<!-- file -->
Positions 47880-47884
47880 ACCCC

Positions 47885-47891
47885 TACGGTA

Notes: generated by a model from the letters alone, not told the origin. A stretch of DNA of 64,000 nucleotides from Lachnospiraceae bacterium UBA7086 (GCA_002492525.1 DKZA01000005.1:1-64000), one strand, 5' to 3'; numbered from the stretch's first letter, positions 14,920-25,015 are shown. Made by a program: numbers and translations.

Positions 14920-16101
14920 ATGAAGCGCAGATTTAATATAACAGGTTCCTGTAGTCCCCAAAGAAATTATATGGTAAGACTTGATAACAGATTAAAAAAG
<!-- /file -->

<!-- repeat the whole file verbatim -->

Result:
Positions 47880-47884
47880 ACCCC

Positions 47885-47891
47885 TACGGTA

Notes: generated by a model from the letters alone, not told the origin. A stretch of DNA of 64,000 nucleotides from Lachnospiraceae bacterium UBA7086 (GCA_002492525.1 DKZA01000005.1:1-64000), one strand, 5' to 3'; numbered from the stretch's first letter, positions 14,920-25,015 are shown. Made by a program: numbers and translations.

Positions 14920-16101
14920 ATGAAGCGCAGATTTAATATAACAGGTTCCTGTAGTCCCCAAAGAAATTATATGGTAAGACTTGATAACAGATTAAAAAAG